Is America “Trumping” Compassion with Fear and Hate?

A bold remark that has rattled the cages of presidential hopefuls — as well as most American citizens — has come from no other than, Donald Trump. Staying true to his campaign of shock and awe, Trump called for a complete ban on Muslims entering the United States of America.

In a campaign press release, Trump urged for a Muslim turnaway policy, “Until we are able to determine and understand this problem and the dangerous threat it poses, our country cannot be the victims of horrendous attacks by people that believe only in jihad, and have no sense of reason or respect for human life.”

Donald Trump is the Republican presidential front-runner who has been more than outspoken on several immigration issues, from securing borders along Mexico to developing a surveillance operation targeting all mosques in the U.S. Trump’s latest call to action against Muslims came after the San Bernardino, California shooting rampage and President Barack Obama’s warning for Americans to not “turn against one another.”

The ban on Muslims wishing to enter the U.S. would apply to all Muslims, whether seeking immigration or entering on a tourist visa, according to Trump’s campaign manager Corey Lewandowski, who outlined the proposal on CNN. Trump’s proposed ban on all Muslims was met with positive reactions from his supporters.

Trump did point out that he has Muslim friends in an interview with Fox News anchor Greta Van Susteren. “I have Muslim friends, Greta, and they’re wonderful people. But there’s a tremendous section and cross section of Muslims living in our country who have tremendous animosity.” 

Calling for a ban on all Muslims who wish to enter the U.S., and then saying you have many wonderful Muslim friends, is similar to saying you are not racist because you have multiple African-American friends on Facebook.

Donald Trump posted his position on immigration online, titled, “Immigration Reform That Will Make America Great Again.” The statement outlines a few powerful points, one of which asserts, “A nation without laws is not a nation. Laws passed in accordance with our Constitutional system of government must be enforced.” In contrast, the First Amendment to the United States Constitution clearly states, “Congress shall make no law respecting an establishment of religion, or prohibiting the free exercise thereof.”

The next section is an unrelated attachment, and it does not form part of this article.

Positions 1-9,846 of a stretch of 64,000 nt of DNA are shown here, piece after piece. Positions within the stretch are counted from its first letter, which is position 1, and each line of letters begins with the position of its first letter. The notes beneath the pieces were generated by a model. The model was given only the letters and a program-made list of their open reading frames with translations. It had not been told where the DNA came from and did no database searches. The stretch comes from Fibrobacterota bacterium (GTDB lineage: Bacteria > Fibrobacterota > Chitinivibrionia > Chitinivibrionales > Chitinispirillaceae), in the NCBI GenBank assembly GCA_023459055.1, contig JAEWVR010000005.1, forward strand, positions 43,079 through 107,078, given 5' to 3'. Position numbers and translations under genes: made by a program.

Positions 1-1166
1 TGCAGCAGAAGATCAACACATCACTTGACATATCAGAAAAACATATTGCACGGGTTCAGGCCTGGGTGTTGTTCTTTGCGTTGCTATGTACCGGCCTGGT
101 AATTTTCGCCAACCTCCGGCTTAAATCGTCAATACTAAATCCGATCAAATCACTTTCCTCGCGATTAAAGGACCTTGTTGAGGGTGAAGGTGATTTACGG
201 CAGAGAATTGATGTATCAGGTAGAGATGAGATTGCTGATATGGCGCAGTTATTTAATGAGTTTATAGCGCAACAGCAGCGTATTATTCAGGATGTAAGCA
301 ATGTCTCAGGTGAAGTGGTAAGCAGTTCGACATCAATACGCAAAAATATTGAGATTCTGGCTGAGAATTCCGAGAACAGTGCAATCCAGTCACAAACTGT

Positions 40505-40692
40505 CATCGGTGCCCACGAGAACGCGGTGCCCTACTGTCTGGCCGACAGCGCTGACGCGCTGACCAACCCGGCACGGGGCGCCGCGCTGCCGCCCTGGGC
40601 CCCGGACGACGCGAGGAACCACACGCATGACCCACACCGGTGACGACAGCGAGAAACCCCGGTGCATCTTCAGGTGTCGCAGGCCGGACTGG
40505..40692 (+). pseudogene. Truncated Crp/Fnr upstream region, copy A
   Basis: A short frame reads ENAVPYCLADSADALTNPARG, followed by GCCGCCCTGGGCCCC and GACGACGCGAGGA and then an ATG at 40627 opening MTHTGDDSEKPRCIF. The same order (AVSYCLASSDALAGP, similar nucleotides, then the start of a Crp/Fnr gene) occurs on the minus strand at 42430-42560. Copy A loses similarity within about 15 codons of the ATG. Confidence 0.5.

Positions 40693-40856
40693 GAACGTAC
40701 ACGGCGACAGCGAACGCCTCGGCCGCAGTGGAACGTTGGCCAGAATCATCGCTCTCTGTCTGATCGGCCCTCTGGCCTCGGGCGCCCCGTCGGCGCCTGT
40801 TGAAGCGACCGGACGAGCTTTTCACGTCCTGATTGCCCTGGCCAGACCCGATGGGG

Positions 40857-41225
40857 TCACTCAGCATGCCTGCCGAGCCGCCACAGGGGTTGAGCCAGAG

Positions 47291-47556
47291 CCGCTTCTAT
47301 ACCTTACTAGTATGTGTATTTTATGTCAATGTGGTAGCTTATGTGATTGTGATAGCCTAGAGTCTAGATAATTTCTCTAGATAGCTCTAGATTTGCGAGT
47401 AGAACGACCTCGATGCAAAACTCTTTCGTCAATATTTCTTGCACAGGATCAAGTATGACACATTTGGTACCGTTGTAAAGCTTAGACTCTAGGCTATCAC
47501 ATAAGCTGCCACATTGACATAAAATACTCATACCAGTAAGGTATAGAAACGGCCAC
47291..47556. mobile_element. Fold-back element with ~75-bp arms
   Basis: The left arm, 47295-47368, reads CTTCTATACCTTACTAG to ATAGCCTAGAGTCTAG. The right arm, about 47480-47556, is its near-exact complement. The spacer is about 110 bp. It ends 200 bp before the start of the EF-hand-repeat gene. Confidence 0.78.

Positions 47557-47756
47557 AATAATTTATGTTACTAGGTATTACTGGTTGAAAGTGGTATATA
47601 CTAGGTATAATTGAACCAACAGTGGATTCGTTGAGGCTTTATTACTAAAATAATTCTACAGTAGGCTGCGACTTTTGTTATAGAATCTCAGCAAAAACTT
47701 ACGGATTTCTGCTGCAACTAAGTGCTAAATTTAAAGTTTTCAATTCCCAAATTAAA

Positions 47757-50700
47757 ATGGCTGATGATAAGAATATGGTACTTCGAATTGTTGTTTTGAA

But maybe Thomas Jefferson’s ideas are a bit out of date for today’s politics. After all, one of America’s greatest threats was Great Britain at the time when the Constitution was written; however, no one stopped the British from immigrating after the Revolutionary War. 

Is America giving up its sense of compassion for fear and hatred?

Banning all Muslims — which would be a ridiculous process to even begin — is not the answer. How could you possibly screen for religion? Any organization against American values would simply adapt, as they always do facing such restrictions. And it would spark hatred among Muslims who weren’t previously anti-American. 

It may fuel the fears of Americans as well, placing us in a constant state of anxiety when we step outside our front doors. America is supposed to be the land of the free and home of the brave. Do not let a few political types shake your core beliefs and pride as an American.

The bad guys are everywhere, and to the surprise of some, they are not Muslims, Buddhists, or Christians. They are impressionable people who took a wrong turn somewhere down the road, and now they are filled with something that makes them want to hurt others — just like the young adolescents who shoot up their classmates and teachers. 

Politician at Press ConferenceThe future of America needs to be built on compassion and not hate or fear. Compassion to help your neighbors, regardless of religion or race. Do not let people of power sway your personal beliefs. If you hate Muslims or fear them, then it is well within your rights as an American to do so, as long as violence and the law is not broken in any way, shape, or form. 

It is, however, vital to remember a few moments in history when people of a different race and religion were persecuted due to the words and persuasion of those in power. Things many of us find appalling and unthinkable today, like the Holocaust or slavery. These crimes against humanity were derived from powerful words that became laws or policies. The past can teach us much about how to be a more compassionate human today and in the future.

What do you think about Trump’s latest stance on Muslims?

—Stephen Seifert

Stephen Seifert is a writer, professor, adventurer and a health & fitness guru. His flair for travel and outdoor adventure allows him to enjoy culture and traditions different than his own. A healthy diet, routine fitness and constant mental development is the cornerstone to Stephen’s life.


Recommended Articles